Tackle behaviour so teachers can do their jobs
The news last week that underperforming teachers could face the sack under new measures seems incredibly ruthless and draconian. Teachers are too often judged on a narrow range of statistics, without being given enough support to deal with the specific problems in the classroom that prevent them from doing their job to the best of their ability.
Before we developed ClassDojo, my business partner and I carried out a vast amount of research. Not only had we both spent time teaching, but we also interviewed over 100 teachers in the UK and USA to find out what the biggest challenge they faced in the classroom was. The overwhelming answer was dealing with poor behaviour. The stats back this up: 4 out of 10 American teachers report they spend more than 50% of their time in class managing students’ behaviour rather than teaching: this is a staggering statistic – and it means more than half the school year is gone, without any teaching or learning taking place.
We started ClassDojo to help teachers overcome this problem, and what we’ve found is that the behaviour management problem is even more widespread than we initially thought. Teachers have found us without any promotion by us, and have engaged and spread ClassDojo completely independently. Currently, the majority of behaviour problems are dealt with post-hoc: wait until a disruptive action has happened, then punish retrospectively. In addition, there is an asymmetric focus: poor behaviour is such a pressing issue for teachers that often good behaviour goes unrewarded in the classroom, such is the preoccupation with discipline that they have to deal with.
The classroom needs a fresh approach. Teachers need to be empowered to focus students on the positives, and actually build those positive behaviours and attitudes in class, rather than making post-hoc corrections. This focus on building positive behaviors is a much-needed shift, in line with recommendations from leading classroom management experts such as Lee Cantor, or Doug Lemov, that could one day create a situation where ‘discipline’ is not needed in the classroom. Teachers might one day be able to focus mostly on teaching, rather than on crowd control.
However, the issues we are addressing with our development of ClassDojo go far beyond classroom behaviour, and question broader issues at the heart of our entire education system. For too long the UK system has been centred on developing test scores, as a proxy for cognitive skills. This has essentially become about learning ways to pass exams to move students on to the next level – but does this approach properly equip our children to live successful lives? It’s not obvious that it does.
I’m a firm believer that what secures good life outcomes is not just the development of cognitive skills, but crucially, character skills. It is a thought shared by many progressive schools on the other side of the Atlantic, in America. Our product, ClassDojo, is aligned with the philosophy of many of the ‘KIPP’ charter schools in America. These schools are situated throughout the US, in some of the poorest socioeconomic areas – the areas that have systematically underperformed. At KIPP schools, the idea of ‘education’ goes far beyond just building good test scores, to actually building the character strengths that lead to happy and successful students. This approach is having incredible effects: KIPP students not only achieve some of the best academic results in the country, but since the implementation of the character education component, also go on to achieve greater success (for example, lower dropout rates) in college and beyond.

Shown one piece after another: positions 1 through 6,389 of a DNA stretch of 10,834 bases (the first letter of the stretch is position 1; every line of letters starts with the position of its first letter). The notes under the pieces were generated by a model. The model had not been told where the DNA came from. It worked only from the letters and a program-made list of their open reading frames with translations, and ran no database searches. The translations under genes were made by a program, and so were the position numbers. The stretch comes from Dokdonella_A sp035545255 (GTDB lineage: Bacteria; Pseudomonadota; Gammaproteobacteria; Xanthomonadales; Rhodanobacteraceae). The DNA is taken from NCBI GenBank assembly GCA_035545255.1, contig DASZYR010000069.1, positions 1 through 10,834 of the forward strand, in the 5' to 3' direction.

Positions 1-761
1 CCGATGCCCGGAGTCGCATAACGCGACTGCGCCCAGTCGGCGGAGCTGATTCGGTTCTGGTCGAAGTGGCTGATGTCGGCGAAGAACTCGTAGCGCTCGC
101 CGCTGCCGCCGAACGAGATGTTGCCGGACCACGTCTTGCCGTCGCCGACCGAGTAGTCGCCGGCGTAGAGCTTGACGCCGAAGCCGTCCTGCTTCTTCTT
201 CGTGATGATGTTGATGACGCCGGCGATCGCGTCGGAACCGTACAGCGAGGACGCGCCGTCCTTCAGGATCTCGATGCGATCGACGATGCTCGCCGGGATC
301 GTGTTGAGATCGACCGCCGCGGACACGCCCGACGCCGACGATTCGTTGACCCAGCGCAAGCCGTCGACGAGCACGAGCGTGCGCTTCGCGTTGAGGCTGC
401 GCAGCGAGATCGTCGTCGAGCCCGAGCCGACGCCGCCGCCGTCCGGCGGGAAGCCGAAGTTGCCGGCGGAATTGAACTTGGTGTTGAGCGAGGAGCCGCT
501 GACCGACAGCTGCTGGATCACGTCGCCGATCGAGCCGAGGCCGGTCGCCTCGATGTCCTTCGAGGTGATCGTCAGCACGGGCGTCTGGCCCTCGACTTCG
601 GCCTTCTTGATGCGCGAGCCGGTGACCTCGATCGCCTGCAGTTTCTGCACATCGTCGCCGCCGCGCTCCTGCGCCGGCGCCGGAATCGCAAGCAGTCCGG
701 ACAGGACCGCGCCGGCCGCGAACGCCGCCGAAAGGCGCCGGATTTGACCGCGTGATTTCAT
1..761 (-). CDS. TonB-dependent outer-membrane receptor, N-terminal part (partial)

There is a growing school of thought that this approach should be adopted on our shores here in the UK, and we are seeing thousands and thousands of teachers from the UK begin to use our programme. We are seeing more teachers in the UK believe that a shift to placing more emphasis on character development will prove more effective than measures of cognitive achievement alone at raising standards and providing the kind of skills needed for our students to lead healthy and productive lives. The theory here is that so many jobs do not necessarily require just high test scores, but do require persistence, integrity, self-control, curiosity, zest and a whole lot of other character strengths that our system isn’t yet concerned about delivering, in any meaningful way. We want to change that.
It is easy to judge a teacher as good or bad by their academic pass or fail rates. It is less easy to measure the impact that they can have on building the character of a child. If we can change this culture of obsession with a narrow indicator of teaching success – test scores – and alleviate the real pressures teachers face, then perhaps we can start to see an end to major barriers to learning. Not only will this create greater opportunities for teachers to teach and students to learn more effectively, it will also create a much broader education, with students having the opportunity to build the kinds of character strengths that lead to happy, fulfilling lives. Sacking teachers is a quick fix, and fails to address some of the core problems.Tagged in: ClassDojo, education, teaching
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